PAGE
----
Advice for Junior PMs #13: Let your team do work…

Meetings, bloody meetings. How many times have you looked at your calendar, as a PM, to only be exasperated that you have 16 meetings in one day, and your main milestones are close to being late? How about 8 and you are dealing with major issues? And how many of these meetings have your primary team members as mandatory attendees?

Running the delivery/build phase of a project like this is a trap and a self perpetuating cycle. It’s a sure sign that your project is either moving too fast, has not given enough consideration for planning (either requirements elicitation, technical design, or user story grooming), or is generally understaffed.

“But I have milestones to achieve and deliverables to complete!” I hear you say.  I understand; we all have top down pressure to complete projects faster with less resources.


Scheduling multiple meetings every day is not a good way to help you move faster… It’s a very good way to slow work down, though.  I see Junior PMs do this all the time, and then get frustrated that no work is getting done.

So how do you break this vicious cycle?

  1. Understand your team’s capacity – a lot of system delivery projects have one team doing most of the work.  Really understand how much work they can take on at any given time before committing to getting work complete.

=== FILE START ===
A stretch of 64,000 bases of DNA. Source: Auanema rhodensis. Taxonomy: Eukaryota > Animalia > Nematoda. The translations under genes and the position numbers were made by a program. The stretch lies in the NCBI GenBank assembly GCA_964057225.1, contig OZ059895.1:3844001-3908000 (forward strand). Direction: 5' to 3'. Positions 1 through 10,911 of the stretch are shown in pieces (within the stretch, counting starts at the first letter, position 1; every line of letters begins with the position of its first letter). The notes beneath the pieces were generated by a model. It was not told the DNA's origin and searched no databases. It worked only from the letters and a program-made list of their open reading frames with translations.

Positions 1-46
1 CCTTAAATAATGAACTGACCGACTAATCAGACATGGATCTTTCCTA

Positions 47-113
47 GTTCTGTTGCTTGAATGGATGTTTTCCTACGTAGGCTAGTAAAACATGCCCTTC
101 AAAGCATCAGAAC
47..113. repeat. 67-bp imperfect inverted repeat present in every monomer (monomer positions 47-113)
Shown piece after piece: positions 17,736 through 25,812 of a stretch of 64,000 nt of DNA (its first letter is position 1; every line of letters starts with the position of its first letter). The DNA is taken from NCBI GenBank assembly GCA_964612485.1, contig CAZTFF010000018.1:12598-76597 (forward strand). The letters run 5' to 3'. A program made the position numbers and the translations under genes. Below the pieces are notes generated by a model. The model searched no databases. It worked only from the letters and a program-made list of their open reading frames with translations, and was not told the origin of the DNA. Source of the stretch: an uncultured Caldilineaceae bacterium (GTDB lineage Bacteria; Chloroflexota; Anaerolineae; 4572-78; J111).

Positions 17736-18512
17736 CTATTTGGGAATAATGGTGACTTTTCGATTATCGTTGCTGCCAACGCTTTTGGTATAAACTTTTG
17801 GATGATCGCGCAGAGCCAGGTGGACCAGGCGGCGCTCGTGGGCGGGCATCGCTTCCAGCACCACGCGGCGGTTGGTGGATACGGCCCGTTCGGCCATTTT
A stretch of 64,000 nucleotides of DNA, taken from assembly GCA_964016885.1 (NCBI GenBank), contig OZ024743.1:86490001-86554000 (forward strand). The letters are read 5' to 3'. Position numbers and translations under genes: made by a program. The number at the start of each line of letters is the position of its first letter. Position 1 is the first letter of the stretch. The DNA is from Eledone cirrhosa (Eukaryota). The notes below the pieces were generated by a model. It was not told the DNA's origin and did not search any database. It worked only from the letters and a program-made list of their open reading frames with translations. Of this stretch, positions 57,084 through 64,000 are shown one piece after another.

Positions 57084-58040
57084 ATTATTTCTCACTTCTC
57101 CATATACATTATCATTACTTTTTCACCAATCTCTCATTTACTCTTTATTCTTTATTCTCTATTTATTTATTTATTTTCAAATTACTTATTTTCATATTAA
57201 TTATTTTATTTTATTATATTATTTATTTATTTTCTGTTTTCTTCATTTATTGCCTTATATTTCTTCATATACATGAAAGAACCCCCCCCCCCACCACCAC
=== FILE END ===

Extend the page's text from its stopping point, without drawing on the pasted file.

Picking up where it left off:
2. Finish one thing at a time – scheduling multiple deliverables to complete at the same time is a sure fire way to lose focus on everything and slow work down. Get one thing done before moving on to the next.
  3. Break your project down into smaller chunks – by doing so, you can reinforce items 1 and 2 above.
  4. Set expectations accordingly – the number 1 job of a project manager is expectations management.  Your customers, sponsor, and team should all be on the same page far as priorities and delivery pace are concerned. If you can’t meet the pace, get more people and delegate task management accordingly.
  5. Stop scheduling so many meetings – you should have less meetings.  Figure out how to give your team their working time back, and they will get more work done.

When in doubt, stop work, circle the wagons, and figure out your design/plan/goal for the next package of work.  It will save your sanity and help your delivery pace in the long run.